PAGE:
Dealing with eye injuries

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Eye injuries can occur in any sport or physical activity. The likelihood of losing partial or full vision can occur if there is an injury to the eye area. Whether the injury was brought about by a thrown object, dirt speck or finger poke, it is vital that appropriate treatment is started.

Assessment of acute injuries

  • Check the area surrounding the eye for discoloration, swelling, malformations and eyelid motion
    A black eye is managed by applying a cold compress for 10-20 minutes.
  • Feel for any soreness and bony irregularities around the eye socket
  • Examine the eye as well as the mucous lining for any foreign objects, blood or other deformities
  • Check the pupils (they must be equal in size, become smaller if exposed to light and grow bigger if exposed to the dark)
  • Check for vision clearness by instructing the individual to look at an object with the unaffected eye covered. If the individual complains of double vision, blurred vision, floating black specks or flashing light, it indicates a serious eye injury.

What are the common types of eye injuries?

  • Black eye – this is a contusion to the surrounding tissue. This is managed by applying a cold compress for 10-20 minutes.
  • Foreign bodies in the eye – any foreign object such as dirt speck or piece of glass can enter the eye and trigger intense pain and disability. The treatment involves flushing the eye with water and consulting a doctor.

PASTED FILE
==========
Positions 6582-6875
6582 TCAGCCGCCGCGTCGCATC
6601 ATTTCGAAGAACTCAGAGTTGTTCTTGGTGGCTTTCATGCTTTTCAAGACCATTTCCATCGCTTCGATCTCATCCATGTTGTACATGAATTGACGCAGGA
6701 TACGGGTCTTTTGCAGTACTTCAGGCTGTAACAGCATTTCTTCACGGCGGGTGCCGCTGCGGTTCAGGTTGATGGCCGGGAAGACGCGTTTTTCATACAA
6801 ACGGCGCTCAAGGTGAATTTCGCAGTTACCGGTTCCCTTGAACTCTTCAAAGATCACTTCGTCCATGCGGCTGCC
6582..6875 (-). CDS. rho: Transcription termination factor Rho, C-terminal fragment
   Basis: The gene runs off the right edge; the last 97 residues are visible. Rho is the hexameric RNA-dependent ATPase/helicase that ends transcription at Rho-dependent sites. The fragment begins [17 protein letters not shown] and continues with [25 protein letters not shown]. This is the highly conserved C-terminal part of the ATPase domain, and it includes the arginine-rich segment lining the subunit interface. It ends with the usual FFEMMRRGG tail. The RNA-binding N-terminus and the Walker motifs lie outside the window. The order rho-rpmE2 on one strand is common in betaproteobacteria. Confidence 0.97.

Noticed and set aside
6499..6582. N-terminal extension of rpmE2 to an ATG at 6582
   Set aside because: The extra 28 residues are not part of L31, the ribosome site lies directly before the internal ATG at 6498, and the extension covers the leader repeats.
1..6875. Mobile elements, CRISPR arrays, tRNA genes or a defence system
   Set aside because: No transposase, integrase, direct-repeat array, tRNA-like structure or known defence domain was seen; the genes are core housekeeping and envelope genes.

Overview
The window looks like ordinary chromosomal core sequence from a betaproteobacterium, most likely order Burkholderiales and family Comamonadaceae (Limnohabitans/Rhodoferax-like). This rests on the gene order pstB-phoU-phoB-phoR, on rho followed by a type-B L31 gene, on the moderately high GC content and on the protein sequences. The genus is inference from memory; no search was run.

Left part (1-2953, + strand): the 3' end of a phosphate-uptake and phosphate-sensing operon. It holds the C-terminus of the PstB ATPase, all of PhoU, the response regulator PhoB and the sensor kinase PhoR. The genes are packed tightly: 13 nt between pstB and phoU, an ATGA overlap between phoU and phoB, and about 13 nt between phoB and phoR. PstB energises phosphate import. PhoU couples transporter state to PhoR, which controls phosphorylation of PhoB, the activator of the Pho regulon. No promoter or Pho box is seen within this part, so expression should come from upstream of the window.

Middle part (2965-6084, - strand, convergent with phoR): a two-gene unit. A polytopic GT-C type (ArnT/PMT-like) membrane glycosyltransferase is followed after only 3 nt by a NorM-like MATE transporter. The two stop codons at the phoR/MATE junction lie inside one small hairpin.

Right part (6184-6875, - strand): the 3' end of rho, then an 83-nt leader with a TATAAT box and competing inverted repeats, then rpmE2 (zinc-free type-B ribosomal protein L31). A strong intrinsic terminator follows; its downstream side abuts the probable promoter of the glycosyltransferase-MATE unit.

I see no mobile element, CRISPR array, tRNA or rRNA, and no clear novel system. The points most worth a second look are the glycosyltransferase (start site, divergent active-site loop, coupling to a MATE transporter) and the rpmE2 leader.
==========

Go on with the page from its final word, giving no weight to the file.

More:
• Cornea abrasions – this injury occurs if a foreign object scratches the cornea and causes intense pain, light sensitivity and watery eye. You should patch the eye and consult a doctor right away.
  • Hyphema – this involves the buildup of blood in the anterior chamber of the eye, usually due to blunt trauma. The vision might be partly or fully blocked. This is considered as one of the serious eye injuries that necessitates immediate medical attention.
  • Orbital blowout – this injury occurs if the ridge of the eye sockets has been struck by an object, resulting to a fracture to the area where the eye muscles are attached. This is characterized by bleeding around the lower borders of the eye along with double vision and pain during eye movement.
  • Retinal detachment – this occurs from a blow to the eye or neighboring soft tissue.

Always bear in mind that any eye injuries might lead to disability. If in doubt, it is vital to bring the individual to a healthcare facility so that further assessment can be done.

Quick Note / Disclaimer

The material posted on this page on eye injuries is for learning and educational purposes only. To learn to recognize and manage eye injuries, register for a first aid and CPR course with Mississauga First Aid.

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